Finding The Funny

Trying to Find the Funny

Oh, don’t worry, Friend…I can hear your skepticism about the title of this post. “Are you nuts? MS? Funny?”

Here’s the thing: I can’t minimize the pain, the loss, and the frustration that comes with an MS diagnosis–not for me, and certainly not for anyone else. But just like I explain to my children–that’s life. It’s hard. It’s unfair.  Sometimes, it’s just stupid…There’s no guarantees you’ll be blessed with good looks, good health, or even good experiences. As Mark Twain said, “Don’t go around thinking the world owes you something. The world owes you nothing; it was here first.” (NOTE: My kids HATE it when I “Mark Twain” them too).

A few nuggets of humor

So instead, I’m going to try to lighten your day by sharing a few nuggets of humor that have come my way thanks to MS.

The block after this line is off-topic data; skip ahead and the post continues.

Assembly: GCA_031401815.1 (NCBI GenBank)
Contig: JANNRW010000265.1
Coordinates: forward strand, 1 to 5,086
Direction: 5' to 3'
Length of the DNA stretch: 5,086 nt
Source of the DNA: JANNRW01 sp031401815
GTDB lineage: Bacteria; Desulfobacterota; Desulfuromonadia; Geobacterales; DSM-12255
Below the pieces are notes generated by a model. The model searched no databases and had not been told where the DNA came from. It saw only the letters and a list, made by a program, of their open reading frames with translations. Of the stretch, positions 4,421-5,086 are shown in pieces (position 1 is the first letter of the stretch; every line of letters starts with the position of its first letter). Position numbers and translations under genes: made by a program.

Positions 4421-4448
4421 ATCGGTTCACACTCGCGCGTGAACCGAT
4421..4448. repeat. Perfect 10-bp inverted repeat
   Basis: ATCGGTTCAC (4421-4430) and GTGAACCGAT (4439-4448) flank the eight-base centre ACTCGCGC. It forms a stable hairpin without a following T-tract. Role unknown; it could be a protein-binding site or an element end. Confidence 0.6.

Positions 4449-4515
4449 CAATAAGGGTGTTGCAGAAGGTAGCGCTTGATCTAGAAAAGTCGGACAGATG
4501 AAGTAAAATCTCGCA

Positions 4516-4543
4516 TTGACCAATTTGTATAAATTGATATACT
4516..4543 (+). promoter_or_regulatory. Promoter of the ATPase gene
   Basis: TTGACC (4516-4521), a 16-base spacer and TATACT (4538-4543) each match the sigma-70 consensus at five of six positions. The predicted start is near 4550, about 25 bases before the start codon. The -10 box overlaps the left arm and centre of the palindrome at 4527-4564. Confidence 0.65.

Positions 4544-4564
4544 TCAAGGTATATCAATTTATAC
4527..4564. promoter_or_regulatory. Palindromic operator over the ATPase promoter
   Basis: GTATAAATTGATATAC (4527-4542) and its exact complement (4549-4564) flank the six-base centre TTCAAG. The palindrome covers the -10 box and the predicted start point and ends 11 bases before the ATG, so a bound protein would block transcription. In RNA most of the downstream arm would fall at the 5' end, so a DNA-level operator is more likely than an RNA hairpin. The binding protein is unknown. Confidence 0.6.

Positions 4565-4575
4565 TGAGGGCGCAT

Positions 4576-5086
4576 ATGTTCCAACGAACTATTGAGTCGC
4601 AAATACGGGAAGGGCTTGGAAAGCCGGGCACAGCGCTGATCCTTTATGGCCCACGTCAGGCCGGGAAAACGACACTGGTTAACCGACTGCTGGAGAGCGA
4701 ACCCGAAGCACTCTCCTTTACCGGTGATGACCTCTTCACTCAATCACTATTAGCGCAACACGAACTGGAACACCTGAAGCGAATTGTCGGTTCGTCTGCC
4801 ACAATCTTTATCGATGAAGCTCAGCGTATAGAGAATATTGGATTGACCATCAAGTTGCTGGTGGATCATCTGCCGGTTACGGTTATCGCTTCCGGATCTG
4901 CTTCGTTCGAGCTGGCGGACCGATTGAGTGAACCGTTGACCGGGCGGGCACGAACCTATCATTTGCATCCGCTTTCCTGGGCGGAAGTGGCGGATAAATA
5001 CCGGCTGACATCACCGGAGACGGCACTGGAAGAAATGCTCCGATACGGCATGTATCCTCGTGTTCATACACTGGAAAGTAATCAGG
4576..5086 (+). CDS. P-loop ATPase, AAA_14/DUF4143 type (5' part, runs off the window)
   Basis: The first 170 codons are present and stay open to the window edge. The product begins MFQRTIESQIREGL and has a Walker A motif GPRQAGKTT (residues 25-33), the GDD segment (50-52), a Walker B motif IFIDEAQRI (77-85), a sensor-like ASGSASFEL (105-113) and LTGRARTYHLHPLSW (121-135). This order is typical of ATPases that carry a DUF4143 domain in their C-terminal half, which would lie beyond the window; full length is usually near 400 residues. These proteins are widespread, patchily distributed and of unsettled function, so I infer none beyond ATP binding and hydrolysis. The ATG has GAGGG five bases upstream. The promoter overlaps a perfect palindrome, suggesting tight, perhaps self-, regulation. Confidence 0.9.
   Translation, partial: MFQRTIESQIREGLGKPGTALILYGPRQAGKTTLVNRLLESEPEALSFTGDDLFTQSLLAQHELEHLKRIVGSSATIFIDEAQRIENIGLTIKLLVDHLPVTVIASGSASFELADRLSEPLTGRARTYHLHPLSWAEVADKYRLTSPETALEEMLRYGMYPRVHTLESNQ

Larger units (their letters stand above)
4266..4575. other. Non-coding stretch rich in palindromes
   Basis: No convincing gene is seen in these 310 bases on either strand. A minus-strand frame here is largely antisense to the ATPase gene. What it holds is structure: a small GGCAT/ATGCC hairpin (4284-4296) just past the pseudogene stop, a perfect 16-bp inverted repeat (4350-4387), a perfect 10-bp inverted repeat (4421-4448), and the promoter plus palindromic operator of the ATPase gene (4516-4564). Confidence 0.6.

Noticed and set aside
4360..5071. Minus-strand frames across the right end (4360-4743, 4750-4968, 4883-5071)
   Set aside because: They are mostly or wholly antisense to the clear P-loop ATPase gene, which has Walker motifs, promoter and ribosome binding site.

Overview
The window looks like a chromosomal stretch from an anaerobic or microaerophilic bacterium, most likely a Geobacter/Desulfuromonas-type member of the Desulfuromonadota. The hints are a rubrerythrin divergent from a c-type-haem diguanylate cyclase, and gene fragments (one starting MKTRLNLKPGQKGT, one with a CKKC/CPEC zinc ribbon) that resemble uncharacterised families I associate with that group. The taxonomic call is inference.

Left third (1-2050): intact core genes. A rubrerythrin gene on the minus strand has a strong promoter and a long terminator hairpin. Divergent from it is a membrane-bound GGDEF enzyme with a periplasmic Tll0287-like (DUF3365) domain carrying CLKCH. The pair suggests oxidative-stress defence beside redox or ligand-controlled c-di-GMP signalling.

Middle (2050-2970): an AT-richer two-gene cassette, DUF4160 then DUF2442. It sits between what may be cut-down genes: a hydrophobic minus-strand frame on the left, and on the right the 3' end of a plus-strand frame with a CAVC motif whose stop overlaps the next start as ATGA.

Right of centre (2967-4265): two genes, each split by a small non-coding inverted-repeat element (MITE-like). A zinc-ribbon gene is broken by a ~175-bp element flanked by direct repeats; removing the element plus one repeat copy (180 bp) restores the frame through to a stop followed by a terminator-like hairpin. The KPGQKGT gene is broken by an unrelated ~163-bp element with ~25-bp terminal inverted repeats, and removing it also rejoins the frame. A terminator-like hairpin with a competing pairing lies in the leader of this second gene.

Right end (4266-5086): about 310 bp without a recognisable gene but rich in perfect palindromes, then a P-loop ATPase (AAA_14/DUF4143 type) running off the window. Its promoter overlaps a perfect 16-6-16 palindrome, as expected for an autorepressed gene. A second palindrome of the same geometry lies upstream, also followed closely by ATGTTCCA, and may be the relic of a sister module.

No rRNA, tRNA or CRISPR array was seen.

The first time I ever considered MS as a humor-bringing entity and not just a myelin-destroying vehicle of Suck was a typical Thursday afternoon in the summer of 2013. I was home alone and entirely responsible for the safety and well-being of the three testosterone-infused offspring I’d managed to conceive, build, and expel from 2004-2009, thanks to the intervention of modern medicine. It was a rather brutal MS day, for whatever reason I was consumed with an unusually excessive amount of pain, fatigue, and balance issues; but these physical complaints paled in comparison to my emotional frustration that my condition was preventing me from doing much more than minimize the likelihood of the kind of brother-on-brother violence that seems increase in direct proportion to their level of collective boredom.